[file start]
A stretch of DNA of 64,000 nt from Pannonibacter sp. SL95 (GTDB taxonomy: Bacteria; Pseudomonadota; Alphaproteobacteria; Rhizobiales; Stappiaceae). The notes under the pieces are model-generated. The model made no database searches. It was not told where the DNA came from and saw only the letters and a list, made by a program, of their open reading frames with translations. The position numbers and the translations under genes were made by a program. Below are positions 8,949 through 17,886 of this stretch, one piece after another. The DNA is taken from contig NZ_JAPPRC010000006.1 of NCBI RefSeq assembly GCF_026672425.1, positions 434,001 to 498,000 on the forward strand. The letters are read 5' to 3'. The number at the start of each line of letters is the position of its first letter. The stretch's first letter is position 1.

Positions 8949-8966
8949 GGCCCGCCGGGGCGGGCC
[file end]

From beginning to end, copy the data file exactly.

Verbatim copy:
A stretch of DNA of 64,000 nt from Pannonibacter sp. SL95 (GTDB taxonomy: Bacteria; Pseudomonadota; Alphaproteobacteria; Rhizobiales; Stappiaceae). The notes under the pieces are model-generated. The model made no database searches. It was not told where the DNA came from and saw only the letters and a list, made by a program, of their open reading frames with translations. The position numbers and the translations under genes were made by a program. Below are positions 8,949 through 17,886 of this stretch, one piece after another. The DNA is taken from contig NZ_JAPPRC010000006.1 of NCBI RefSeq assembly GCF_026672425.1, positions 434,001 to 498,000 on the forward strand. The letters are read 5' to 3'. The number at the start of each line of letters is the position of its first letter. The stretch's first letter is position 1.

Positions 8949-8966
8949 GGCCCGCCGGGGCGGGCC